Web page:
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Following recent insight into how citizens respond to attempts to correct political and salient misperceptions (Nyhan and Riefler, 2010, Political Behavior 32 (2): 303–330), we also expect that certain characteristics will predispose citizens to react strongly to messaging on highly contentious issues. Specifically, we expect that respondents will express an opinion that is even stronger in line with their predispositions when exposed to frames that challenge their position. Using an experiment on abortion opinion embedded in the 2010 Cooperative Congressional Election Study (CCES), we find little indication that Pro-Abortion Access and Anti-Abortion Access frames move opinion on abortion in the aggregate, but there is evidence that specific characteristics correlate with a “backfire” effect identified by Nyhan and Riefler (2010, Political Behavior 32 (2): 303–330). In particular, gender, religiosity, and “Born-Again” Christian affiliation are all predictive of responding to either the Anti-Abortion Access or Pro-Abortion Access frame by moving the opposite direction as intended on the feeling thermometer.
Is public support for social welfare programs’ contingent on an individual’s exposure to risk? Prior work has examined whether tough economic times lead people to “reach out” (i.e. become more accepting of government expansion of social welfare programs) or “pull back” (i.e. become less supportive of welfare). However, these studies do not account for the conditional relationship between an individual’s exposure to risk and his or her risk orientation. Using new survey data, we find that an individual’s risk orientation moderates the relationship between risk exposure and public support for welfare spending. When individuals perceive exposure to economic risk, those who are risk averse are highly supportive of welfare expansion; those who are risk acceptant become less supportive. Broadly, these findings suggest that public support for welfare spending is contingent on whether an individual perceives exposure to risk and, if so, the individual’s propensity to tolerate that risk.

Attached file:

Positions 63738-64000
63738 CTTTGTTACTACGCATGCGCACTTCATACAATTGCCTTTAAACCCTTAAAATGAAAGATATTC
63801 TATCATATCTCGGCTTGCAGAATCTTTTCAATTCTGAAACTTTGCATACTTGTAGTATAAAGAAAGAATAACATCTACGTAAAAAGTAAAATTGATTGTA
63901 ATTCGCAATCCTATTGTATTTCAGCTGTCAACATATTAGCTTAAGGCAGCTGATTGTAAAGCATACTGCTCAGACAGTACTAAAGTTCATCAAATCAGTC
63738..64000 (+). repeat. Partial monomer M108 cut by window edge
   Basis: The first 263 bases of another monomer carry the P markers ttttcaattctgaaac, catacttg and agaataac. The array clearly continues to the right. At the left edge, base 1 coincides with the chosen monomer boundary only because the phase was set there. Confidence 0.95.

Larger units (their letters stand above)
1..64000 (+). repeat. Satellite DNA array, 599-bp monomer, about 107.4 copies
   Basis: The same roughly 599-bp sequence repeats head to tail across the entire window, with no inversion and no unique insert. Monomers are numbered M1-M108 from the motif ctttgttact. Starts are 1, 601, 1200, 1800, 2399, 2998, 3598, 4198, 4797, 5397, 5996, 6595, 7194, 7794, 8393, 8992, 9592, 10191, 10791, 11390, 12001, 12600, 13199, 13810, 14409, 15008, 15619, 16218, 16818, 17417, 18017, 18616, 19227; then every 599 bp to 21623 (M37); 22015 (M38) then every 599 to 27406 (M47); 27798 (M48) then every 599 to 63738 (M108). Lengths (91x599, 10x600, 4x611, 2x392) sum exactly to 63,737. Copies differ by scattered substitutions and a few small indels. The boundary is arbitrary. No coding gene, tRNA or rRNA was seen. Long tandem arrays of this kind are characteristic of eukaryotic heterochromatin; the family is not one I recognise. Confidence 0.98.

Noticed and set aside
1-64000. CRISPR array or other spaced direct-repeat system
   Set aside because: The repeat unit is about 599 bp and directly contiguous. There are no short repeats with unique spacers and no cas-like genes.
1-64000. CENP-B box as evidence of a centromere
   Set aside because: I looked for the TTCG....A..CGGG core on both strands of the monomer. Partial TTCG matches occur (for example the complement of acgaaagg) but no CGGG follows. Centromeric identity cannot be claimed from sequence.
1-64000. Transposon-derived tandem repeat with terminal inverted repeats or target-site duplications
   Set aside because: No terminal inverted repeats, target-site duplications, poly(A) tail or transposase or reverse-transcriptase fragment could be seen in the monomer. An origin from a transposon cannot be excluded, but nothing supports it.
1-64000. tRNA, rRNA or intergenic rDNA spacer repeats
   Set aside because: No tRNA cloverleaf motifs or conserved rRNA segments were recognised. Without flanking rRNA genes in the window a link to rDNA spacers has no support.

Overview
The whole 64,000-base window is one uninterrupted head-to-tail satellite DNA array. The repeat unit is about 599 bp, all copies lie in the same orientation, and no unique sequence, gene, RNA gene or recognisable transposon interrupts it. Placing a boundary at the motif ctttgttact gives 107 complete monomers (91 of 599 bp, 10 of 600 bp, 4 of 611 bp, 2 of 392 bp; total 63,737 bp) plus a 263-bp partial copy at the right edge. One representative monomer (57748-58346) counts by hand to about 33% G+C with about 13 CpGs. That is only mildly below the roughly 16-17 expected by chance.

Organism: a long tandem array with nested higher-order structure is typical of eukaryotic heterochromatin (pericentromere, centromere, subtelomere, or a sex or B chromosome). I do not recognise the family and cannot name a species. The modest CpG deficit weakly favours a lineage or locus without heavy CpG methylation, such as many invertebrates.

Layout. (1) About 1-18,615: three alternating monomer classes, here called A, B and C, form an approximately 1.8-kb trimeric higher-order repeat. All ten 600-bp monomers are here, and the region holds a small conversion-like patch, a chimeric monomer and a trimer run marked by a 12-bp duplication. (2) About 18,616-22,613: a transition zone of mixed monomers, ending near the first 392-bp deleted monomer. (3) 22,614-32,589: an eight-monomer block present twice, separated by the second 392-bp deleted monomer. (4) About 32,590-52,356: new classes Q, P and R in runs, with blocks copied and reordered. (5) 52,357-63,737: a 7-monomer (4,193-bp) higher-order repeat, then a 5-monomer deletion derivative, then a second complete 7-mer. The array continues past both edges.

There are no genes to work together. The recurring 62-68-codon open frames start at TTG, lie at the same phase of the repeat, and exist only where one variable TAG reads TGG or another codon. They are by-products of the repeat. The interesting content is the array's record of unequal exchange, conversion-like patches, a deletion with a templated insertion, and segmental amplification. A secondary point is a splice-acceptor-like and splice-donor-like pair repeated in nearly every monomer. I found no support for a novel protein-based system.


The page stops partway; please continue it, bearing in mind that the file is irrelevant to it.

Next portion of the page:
Helicopter parenting is a phenomenon that is attracting sizable attention from university administrators and instructors. We examine the implications of helicopter parenting for both the political science classroom and for public opinion. Using a survey conducted at multiple universities in the United States, we find that helicopter parenting has a significant impact on the policy attitudes of college students. Specifically, students with helicopter parents are more likely to express support for both government surveillance and nanny state policies than are students without helicopter parents. Given the growing trend of helicopter parenting, these findings will likely have substantial implications for both the political science classroom and public opinion in the near future.
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